After a grueling 12-hour flight from Amman to NYC, a frenzied time in the codes and terminals of JFk Airport (which was strangely reminiscent of the check-point checkered landscape of Jerusalem and the Occupied Palestinian Territories), a four-hour wait for our thing of a plane to take us to Boston, I reached Boston which, in April is one of the most beautiful places in the world–the trees blooming, the winter receding, the Charles River preparing itself for the meandering crowds on its banks. I was happy, of course, to be “home,” but my heart was heavy with what has lodged itself in my memory of the past week in Palestine.
None of these minor difficulties is meant to suggest a symmetry between the daily horrors of occupation and the frustrations of travel. The two worlds are radically, qualitatively different. As we were fond of telling each other (and ourselves) during our week in Palestine, this was not about us. You learn that lesson quickly in Palestine because if you don’t, it means you have never left your comfort zone, it means you are not here, in the dust and grime, in the endless checkpoints, in the sight of institutionalized humiliation but also constant, vigilant resistance.
Neruda says that “he who returns has never left.” Now, in the wake of our week in Palestine, and the return to Boston, I think I understand his words differently:It is not so much that the place of return has a privileged status of comfort and “safety” but that your place of return, your sense of home, is really two or three or half a dozen places. They do battle inside your consciousness, slugging it out, pushing and pulling you in different directions. Which means, in the end, that there is no such thing as a safe home, there is no such thing as return, there is no such thing as separation (in many senses of the word, including the separation policy that the Israelis have tried to institute in the occupied territories). And these places do battle inside you not for dominance of one over the others, but rather because they are each other’s other; they are. Resistance, the other of occupation, and this home of yours the other of the demolished structures you saw there.
It all seems so far away, so distant, but it is not because he who returns has never left. And if like me, you too (on your first full day in Palestine) had a dream–a nightmare really, which made you wake up suddenly in the middle of the night, your body soaked in sweat– of your nice sweet home being taken over by unknown, armed assailants, it’s because it is so, when you gripped by it all, when you are not a visitor but something else, undefined, half-known, but palpable and bitter and acrid.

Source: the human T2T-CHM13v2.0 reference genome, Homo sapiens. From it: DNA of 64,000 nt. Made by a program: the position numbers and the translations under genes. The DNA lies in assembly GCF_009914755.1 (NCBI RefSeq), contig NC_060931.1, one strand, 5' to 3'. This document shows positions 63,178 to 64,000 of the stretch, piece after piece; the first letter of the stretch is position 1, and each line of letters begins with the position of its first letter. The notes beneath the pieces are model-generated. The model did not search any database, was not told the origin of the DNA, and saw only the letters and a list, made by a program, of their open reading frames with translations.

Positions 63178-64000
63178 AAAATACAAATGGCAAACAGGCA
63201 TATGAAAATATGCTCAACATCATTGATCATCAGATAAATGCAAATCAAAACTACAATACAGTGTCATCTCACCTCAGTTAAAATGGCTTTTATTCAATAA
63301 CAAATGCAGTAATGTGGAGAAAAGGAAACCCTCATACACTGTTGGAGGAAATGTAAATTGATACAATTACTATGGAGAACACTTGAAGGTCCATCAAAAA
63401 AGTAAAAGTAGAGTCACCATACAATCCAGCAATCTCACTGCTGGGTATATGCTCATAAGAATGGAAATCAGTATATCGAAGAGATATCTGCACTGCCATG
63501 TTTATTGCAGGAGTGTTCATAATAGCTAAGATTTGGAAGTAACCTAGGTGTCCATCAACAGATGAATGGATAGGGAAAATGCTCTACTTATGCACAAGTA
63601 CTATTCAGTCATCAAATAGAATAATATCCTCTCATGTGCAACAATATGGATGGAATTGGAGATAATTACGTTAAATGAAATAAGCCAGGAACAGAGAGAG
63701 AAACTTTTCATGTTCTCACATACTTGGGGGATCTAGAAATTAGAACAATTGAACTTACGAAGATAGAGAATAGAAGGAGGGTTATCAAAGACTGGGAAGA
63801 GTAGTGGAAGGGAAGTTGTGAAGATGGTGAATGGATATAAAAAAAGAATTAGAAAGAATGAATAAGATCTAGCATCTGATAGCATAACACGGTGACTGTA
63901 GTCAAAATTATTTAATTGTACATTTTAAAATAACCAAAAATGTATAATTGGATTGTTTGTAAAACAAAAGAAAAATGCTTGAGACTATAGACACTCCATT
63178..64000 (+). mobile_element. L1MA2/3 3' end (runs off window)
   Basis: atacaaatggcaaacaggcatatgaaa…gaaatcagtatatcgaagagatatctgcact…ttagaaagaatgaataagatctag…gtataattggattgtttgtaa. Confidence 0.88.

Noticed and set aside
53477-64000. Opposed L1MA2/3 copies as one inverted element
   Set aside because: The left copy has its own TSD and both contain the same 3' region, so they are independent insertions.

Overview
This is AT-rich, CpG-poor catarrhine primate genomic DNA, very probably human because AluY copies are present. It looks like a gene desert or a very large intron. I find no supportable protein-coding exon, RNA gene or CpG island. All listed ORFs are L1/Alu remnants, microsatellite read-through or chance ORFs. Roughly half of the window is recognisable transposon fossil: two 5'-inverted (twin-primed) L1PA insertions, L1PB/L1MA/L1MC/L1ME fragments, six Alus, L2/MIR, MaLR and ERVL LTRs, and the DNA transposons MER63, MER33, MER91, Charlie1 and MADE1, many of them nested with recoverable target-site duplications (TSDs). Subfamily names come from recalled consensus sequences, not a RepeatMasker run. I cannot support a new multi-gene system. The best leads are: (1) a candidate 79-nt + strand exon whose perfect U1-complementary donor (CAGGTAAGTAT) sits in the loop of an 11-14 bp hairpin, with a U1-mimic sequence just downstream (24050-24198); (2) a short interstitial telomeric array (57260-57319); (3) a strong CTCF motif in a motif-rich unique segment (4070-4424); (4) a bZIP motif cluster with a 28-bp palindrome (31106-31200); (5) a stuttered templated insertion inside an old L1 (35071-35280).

On the bus, tracing the monstrous course of the “wall of separation” in Bethlehem, after absorbing the horrors of what the wall had done (if such a sight can be absorbed), the only response is to evoke the image of doom. What you see will make you weep, will “make your eyes bleed” (in the words of Gary Younge, of the Guardian, who was part of our group), will make you curse the folly of it all–wrong, stupid and brutal. The policy will continue, the resistance will only gain strength. It’s a stalemate, of course, but it’s too easy and dishonest actually, to say, “This is all too complicated.” It is not and the suggestion of complicatedness is, in the end, a cop-out. In the tortured landscape of Palestine-Israel, things look pretty simple–things as they are, and their resolution. He who returns has never left–the occupier and the occupied, the traveler and the one who returns to normalcy. There is only one solution–and everyone knows it. One solution which can, in time, and in the words of Edward Said, “restore us to ourselves.”
Meanwhile, here in the US, at this very minute NPR is running a report about the health harms of sitting. We’re back in the US, for sure, whenever you hear yet another report about health and “wellness.” The native may return to this home, but he who has departed never left. Weep, and thank your god for that!